An Open Letter to Parents who Text (or, I’d Text This to You, but it’s Too Long for SMS)

Disclaimer: one day I was sitting in class working with a student who was sitting in class and working on her phone (grr). She comes up to me and says “My mom wants you to read this text.” My jaw dropped and I could barely contain my anger and frustration. These are the things I wanted to rage-text back: #1–a text with a sick-face emoji is not how you sign your child out of school. #2–your child is identified as learning disabled, and you think it’s a good idea to distract her from her school work on top of all the difficulties she has to face on top of her LD struggles? #3–STOP TEXTING YOUR KID WHEN SHE’S IN CLASS!
With my rage in full-force, I wrote the following blog post. When my rage subsided, I reread it and decided I still felt the same and really liked it. So here it is:

Dear parents of my students,

Hi. How are you?

Actually, I don’t need to ask that, because I know how you are. And how do I know this? Because you texted your kid to let them know. You texted them in the middle of my lesson. Please know I really dig how you undermine my classroom rules and expectations by texting your kid when they should be learning, and then getting mad at them when they don’t respond.

Hey, I get it. School is not important. We can learn everything we need to know on our phones. And anyone who says school is about learning curriculum content and appropriate social interaction skills and behaviour (namely me and every other educator says this) is wrong. So who cares about teaching our kids to be respectful of rules and expectations and appropriate use of class time and choosing to save personal matters for personal time like break, recess, or lunch? If you don’t care about the rude and impolite behaviours being instilled in your kids, then I don’t care either.

I did, however, want to remind you that schools do still have a very dated and antiquated form of technology at their disposal. It’s called a land-line telephone (here, I’ll even go against my personal preference and link the Wikipedia article about land-line phones so you can read up on what they are). With this technology, you can call the school to talk to your kid, or even to someone about your kid! Shockingly (since these phones are so terribly old and out of date), you can even get connected to the exact classroom your kid is in to talk to your kid’s teacher. They can even call you! Unfortunately, you can’t text the teacher, but isn’t it nice to hear another person’s voice and have that direct connection to the person who is responsible for your child for 6 hours of their waking day?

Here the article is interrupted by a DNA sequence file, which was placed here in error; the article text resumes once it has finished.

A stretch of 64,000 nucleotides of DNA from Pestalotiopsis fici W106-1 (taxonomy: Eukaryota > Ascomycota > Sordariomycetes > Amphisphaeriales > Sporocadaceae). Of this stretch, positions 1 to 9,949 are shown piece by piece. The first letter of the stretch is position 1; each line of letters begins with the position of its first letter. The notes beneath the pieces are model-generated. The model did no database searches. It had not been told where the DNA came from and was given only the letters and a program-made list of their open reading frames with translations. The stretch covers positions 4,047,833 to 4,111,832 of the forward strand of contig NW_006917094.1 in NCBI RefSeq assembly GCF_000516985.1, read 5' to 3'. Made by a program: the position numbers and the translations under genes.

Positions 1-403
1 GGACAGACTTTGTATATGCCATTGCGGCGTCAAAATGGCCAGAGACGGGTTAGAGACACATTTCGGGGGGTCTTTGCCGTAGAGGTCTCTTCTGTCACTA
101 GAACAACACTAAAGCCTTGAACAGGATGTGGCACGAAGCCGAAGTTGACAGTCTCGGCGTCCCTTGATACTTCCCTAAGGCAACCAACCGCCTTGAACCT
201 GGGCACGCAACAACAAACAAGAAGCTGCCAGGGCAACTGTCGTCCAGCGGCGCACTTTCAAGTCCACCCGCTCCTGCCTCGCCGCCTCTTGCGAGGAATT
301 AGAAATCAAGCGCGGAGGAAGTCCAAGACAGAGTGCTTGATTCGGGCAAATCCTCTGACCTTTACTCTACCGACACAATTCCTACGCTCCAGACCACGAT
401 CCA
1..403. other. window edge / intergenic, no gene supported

Don’t worry; I can admit that sometimes we need our phones by our sides. Sometimes there are sucky things going on like a health issue or a sick relative, and you want to check in to make sure everything is ok. I get that. But, these extremes account for maybe 1% of students, 1% of the time. School would be a drastically different place if we were all dealing with health issues and sick relatives. We’d probably close the school. But, that’s not what’s happening, so…

Could I offer a suggestion? Maybe program your kid’s schedule into your phone so you know when is and isn’t a good time to text? Hint: the 300 minutes of class time = bad time to text, the transportation time to/from school = fine time to text, the 75ish minutes for break/recess/lunch = also a great time to text.

I would like to close with a little perspective. I would never ignore my students to text in class. I would get fired. You would never ignore your boss to text at work. You’d get fired. So why are we teaching these kids that it’s ok to ignore a person of authority to text whenever they feel like it? They’re going to get fired. Sure, they can’t get fired from school, but their grades can suffer, they can develop really bad habits/life-skills, and they can get detentions. And parents, please know, from the bottom of my heart, I would give you a detention in a heartbeat if I could.

Sincerely yours,

Ms. D

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